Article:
What is soft tissue grafting?
Have you ever been told that you have a receding gum line? Well, don’t worry! It’s a common affliction that affects 4%-12% of adults. Even with regular dental care, you may need a soft tissue graft for gum recession at some point. And there are many reasons you may need one, including some that are out of your control. From diabetes and hormone changes to your family history, your determinant for a gum graft will depend on your specific issue.
You might not even notice your gums are receding because it’s a gradual process. Gum recession occurs when the gum surrounding the teeth parts away from a tooth, leaving it exposed. The condition can cause supporting bone damage, with severe issues resulting in tooth sensitivity or loss.
Types of gum tissue grafts
There are three types of gum tissue grafts. Keep in mind, the one chosen by your dentist will be according to your dental needs. The type of grafts are:
Connective tissue grafts: This tissue graft is the most common type used if there are many areas of gum recession to mend. Your dentist will create a flap in the roof of your mouth and take underlying connective tissue to stitch over the exposed roots.
Free gingival grafts: It’s similar to a connective tissue graft. If you’re dealing with weak gum tissue that needs strengthening, then this may be another option. Your dentist will take a small piece of tissue from your palate and attach it to the existing gum line around the affected tooth. Another alternative would be for your dentist to use freeze-dried human tissue from another originator or tissue bank. Dentists practice this technique to avoid having two surgical sites or when a large amount of tissue is needed.
Pedicle grafts: Lastly, a pedicle graft uses gum tissue next to the tooth’s exposed root. This procedure is only possible if the surrounding gum tissue is thick and healthy. A small piece of tissue will be cut and positioned over the affected roots.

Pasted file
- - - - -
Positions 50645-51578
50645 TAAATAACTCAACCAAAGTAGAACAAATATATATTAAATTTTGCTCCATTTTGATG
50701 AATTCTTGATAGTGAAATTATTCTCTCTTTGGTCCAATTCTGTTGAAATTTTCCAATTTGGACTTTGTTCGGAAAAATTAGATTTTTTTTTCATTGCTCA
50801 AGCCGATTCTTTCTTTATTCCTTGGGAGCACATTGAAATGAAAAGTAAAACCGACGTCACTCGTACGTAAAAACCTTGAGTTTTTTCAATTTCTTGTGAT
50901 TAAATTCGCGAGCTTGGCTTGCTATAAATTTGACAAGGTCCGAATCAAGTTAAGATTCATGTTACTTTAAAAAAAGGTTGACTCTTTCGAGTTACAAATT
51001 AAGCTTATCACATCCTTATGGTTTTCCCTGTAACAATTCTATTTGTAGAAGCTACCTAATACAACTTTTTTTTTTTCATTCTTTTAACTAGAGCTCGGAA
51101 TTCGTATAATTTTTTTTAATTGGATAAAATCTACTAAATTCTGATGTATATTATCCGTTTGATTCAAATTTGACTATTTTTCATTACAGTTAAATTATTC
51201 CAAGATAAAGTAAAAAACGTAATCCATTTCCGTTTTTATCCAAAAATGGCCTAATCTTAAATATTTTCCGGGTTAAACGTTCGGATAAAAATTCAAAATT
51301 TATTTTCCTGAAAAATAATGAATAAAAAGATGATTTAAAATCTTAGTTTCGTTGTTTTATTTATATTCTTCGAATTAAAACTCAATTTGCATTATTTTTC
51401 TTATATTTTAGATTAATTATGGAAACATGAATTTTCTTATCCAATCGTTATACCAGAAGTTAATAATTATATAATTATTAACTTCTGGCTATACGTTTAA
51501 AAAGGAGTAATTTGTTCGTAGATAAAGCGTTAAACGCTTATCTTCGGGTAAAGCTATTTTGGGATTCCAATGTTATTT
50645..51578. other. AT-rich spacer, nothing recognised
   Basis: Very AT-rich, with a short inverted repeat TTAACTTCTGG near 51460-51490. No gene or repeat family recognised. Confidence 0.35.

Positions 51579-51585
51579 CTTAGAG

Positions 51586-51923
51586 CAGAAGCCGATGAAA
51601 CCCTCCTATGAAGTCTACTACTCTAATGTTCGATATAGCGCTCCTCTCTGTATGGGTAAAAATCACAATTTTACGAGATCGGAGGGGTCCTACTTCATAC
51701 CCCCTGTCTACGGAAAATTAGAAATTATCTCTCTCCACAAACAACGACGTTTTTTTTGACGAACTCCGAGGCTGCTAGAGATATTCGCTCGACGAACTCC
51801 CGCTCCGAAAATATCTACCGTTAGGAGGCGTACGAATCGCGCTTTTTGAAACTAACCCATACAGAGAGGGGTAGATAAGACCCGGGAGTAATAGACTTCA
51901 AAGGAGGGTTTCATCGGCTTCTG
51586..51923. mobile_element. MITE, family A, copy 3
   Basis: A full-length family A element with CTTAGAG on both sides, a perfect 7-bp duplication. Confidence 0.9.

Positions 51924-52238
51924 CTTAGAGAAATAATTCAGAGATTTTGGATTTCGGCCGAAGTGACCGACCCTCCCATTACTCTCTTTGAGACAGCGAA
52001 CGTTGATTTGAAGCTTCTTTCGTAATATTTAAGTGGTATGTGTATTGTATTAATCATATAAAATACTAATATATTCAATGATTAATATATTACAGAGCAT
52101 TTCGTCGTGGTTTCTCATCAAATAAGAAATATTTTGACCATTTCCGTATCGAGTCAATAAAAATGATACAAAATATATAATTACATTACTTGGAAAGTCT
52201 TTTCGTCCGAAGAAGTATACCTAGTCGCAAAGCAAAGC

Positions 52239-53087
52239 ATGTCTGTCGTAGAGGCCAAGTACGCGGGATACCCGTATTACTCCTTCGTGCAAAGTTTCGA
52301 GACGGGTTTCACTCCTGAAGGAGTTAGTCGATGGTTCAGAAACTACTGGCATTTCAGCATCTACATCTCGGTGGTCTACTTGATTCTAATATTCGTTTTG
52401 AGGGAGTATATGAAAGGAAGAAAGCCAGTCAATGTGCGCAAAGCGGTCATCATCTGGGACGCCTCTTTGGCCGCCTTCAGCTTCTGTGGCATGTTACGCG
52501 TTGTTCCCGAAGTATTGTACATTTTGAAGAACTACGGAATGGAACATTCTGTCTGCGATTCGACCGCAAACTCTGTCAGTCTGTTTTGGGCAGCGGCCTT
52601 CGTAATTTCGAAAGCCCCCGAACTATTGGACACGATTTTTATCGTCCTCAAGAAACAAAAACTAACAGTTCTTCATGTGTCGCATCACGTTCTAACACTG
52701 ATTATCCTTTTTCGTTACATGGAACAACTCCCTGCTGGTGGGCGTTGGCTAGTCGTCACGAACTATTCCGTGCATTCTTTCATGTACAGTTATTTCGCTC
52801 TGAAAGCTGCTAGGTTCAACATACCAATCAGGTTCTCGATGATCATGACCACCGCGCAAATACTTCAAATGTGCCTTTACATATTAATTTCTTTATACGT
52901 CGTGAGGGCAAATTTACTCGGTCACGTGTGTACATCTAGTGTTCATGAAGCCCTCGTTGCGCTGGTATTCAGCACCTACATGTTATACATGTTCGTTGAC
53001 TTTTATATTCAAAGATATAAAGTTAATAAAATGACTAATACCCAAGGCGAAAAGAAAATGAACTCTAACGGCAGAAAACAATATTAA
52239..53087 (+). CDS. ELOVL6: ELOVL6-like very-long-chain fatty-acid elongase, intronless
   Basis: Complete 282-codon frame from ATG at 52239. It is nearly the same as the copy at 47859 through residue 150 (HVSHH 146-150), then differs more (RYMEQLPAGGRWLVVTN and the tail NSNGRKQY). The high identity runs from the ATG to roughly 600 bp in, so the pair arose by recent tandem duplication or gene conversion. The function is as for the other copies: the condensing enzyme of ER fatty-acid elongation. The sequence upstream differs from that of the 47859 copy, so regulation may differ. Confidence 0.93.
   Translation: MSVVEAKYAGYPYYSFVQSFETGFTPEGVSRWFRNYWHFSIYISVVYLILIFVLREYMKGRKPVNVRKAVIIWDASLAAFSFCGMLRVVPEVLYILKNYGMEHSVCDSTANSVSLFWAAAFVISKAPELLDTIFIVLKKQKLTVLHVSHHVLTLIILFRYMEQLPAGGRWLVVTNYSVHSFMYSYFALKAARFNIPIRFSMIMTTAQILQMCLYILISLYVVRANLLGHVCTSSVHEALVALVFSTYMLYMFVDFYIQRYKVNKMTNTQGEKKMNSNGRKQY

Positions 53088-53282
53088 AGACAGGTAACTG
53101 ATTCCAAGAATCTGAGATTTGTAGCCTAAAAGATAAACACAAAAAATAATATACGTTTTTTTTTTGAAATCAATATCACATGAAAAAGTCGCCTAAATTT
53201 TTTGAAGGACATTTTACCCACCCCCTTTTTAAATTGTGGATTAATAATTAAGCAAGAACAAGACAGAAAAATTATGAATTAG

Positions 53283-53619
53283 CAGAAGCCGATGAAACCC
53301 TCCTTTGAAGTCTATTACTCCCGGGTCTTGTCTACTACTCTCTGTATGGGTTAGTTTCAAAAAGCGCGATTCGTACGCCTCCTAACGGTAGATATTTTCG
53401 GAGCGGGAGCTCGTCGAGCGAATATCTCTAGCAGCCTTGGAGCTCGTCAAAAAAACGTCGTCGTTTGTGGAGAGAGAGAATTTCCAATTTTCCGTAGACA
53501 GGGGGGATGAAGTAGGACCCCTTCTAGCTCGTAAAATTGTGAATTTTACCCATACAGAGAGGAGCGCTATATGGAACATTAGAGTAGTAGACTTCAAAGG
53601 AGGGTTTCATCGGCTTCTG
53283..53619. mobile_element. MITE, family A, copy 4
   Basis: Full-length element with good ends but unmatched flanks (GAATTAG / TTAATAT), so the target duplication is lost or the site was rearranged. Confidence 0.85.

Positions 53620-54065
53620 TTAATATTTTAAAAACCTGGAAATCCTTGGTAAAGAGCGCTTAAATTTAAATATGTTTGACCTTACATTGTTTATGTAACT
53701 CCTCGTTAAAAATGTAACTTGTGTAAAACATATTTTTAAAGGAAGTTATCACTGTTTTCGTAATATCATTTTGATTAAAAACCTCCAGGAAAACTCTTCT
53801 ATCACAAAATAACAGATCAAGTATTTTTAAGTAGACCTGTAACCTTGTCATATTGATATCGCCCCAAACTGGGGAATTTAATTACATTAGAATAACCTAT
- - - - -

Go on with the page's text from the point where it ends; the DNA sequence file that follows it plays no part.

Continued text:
Gum Tissue Grafts Postoperative Care
After the procedure, you will be able to return home. If your dentist didn’t remove any tissue during the grafting procedure, you would have little to no painful sensations. However, you can expect to feel a little uncomfortable for a few days if you have. Not to worry, thankfully, it tends to heal quickly. Your dentist will prescribe prescription pain medication if required or over-the-counter anti-inflammatory medication to assist with the pain.
Here are a few things you can do to aid with the healing process:
- Avoid physical activity for the first twenty-four hours after surgery.
- Do not pull or tug on your lip to look at the wound. Keep your tongue from touching the area, and don’t remove the dressing.
- Do not brush or rinse your mouth the day of the surgery.
- Kill bacteria with a mouth rinse after the first twenty-four hours post-surgery.
- Do not eat any hot food or drinks for a couple of days. Soft foods and liquids are best. As you slowly return to your regular diet, be mindful of chewing near the surgery site.
- Upon returning to regular teeth-brushing, keep away from the grafting area for about a month. After the time passes, use a soft toothbrush with gentle movements.
If you have questions about soft tissue grafting, contact our office today. We’re only a phone call away – (780)-429-2112.